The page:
Second, the new policy is a PR disaster waiting to happen. If Mr Wieck is serious in his intention to err in the side of permitting books, and I believe him, then at some point he is going to refuse to drop a product that someone in the SJW community has challenged. Now, you and I know that there is a big difference between “This is bad, but not bad enough to justify banning it” and “I am a wholehearted supporter of the ideology expressed in this product”, but do you seriously think that the internet mob is going to respect that distinction? Similarly, it is very likely that he is going to have to exclude someone in the SJW community from the flagging system, because they are flagging too many books that don’t merit censorship. At this point, he is not only Steve Wieck, rape advocate, he is also an agent of white male oppression, silencing the voices of queer women of colour.
If the disaster waits for a month after the implementation of the policy, I will be pleasantly surprised.
Third, this was a major change to fundamental policy made as a snap response to a single crisis. By a roleplayer! All GMs know that it is a really bad idea to make general changes to house rules at the table in response to a problem that has just come up in play. You make a spot ruling to fix that problem, then think about a suitable general response, discuss it with the players, and come back in a week or two with the longterm solution. This principle becomes more important as the decision becomes more important. I realise that the internet feels that taking an hour to respond is a clear sign that you are ignoring their concerns, but the internet is wrong. A couple of days is the right timeframe to make a decision about this case; a month, at least, is an appropriate time frame to make decisions about the longterm policy. These snap decisions are almost always bad, and very often illiberal.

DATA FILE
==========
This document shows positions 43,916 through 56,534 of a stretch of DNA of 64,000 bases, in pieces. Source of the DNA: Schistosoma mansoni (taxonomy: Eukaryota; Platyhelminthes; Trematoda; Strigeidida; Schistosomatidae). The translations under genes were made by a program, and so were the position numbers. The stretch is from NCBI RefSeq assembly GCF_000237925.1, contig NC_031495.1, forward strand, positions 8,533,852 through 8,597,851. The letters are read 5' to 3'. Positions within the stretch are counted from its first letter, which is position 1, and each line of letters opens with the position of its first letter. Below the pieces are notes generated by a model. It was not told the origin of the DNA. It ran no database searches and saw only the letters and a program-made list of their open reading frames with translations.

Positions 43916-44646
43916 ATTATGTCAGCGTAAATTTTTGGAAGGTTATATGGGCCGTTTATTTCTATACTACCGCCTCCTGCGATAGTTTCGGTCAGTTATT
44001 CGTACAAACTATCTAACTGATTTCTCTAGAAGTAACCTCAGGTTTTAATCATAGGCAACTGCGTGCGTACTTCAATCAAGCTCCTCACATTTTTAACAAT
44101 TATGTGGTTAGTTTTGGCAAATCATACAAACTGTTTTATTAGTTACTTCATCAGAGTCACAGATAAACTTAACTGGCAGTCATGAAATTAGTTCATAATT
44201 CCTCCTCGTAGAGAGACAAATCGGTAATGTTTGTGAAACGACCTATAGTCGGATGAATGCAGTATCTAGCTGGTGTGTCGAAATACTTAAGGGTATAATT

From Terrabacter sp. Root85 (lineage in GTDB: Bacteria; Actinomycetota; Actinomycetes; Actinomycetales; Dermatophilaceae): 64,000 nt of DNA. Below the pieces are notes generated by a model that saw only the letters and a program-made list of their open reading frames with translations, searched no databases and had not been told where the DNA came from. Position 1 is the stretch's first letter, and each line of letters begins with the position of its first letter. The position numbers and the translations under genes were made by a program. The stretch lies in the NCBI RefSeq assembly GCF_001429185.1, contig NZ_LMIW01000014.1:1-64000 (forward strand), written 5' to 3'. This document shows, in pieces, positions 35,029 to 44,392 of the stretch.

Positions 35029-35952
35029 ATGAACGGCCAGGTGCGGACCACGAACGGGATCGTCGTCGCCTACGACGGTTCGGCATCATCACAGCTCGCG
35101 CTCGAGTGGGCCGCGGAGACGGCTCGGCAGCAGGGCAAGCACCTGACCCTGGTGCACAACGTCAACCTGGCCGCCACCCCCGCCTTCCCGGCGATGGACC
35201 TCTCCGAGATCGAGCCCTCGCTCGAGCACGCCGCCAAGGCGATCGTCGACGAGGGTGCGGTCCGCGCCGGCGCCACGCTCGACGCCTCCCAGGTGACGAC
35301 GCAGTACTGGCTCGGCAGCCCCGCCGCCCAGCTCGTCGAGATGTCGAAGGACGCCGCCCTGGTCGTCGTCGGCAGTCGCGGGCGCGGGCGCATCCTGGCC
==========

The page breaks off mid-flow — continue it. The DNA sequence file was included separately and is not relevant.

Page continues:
Now, those three reasons are quite important for OBS, but not good enough reasons for me to stick my head above the parapet. That’s reserved for the final reason.
I think it is an unethical decision.
No-one will be surprised to learn that this is a free speech issue. I find it a little difficult to make this point, because I actually agree with the SJWs that this particular product was almost certainly harmful and unethical. I haven’t read it, as it has been censored, but it is in the tentacle porn genre, and what I have seen of that genre convinces me that, in general, it valorises hurtful and harmful attitudes to women, sex, and female sexuality, and I am concerned that it might actually promote them as well. I think it is unethical to make and publish such things.
However, freedom of speech applies to unethical, harmful, and hurtful speech. Indeed, this is exactly the speech it has to apply to. No-one tries to ban speech they think is harmless. The people trying to ban RPGs for being Satanic in the 1980s didn’t sit there thinking “What harmless hobby should we try to ban? My DM killed my thief, so let’s try to ban D&D!”. They (at least most of them) genuinely believed that RPGs were harmful. Yes, there were some bandwagon-riders, I’m sure, but I’m equally sure that that’s true of the SJWs. Freedom of speech means protecting people’s right to say things that you believe are wrong, harmful, and pernicious. It also means defending your right to criticise them for being unethical, but you must not silence them, and you must not try to exclude them from the general marketplace, whether of ideas or of products.
Now, that does not mean that you cannot try to create a marketplace or environment where they are not present, but that must be, in an important sense, a marginal environment. Safe spaces are important, but you must not create them by excluding groups from the main space. You can limit certain sorts of behaviour, such as harassment, but speech has to be free. (And yes, I have thought about the distinction, but this is going to be too long anyway, so I’m not going to go into it here.)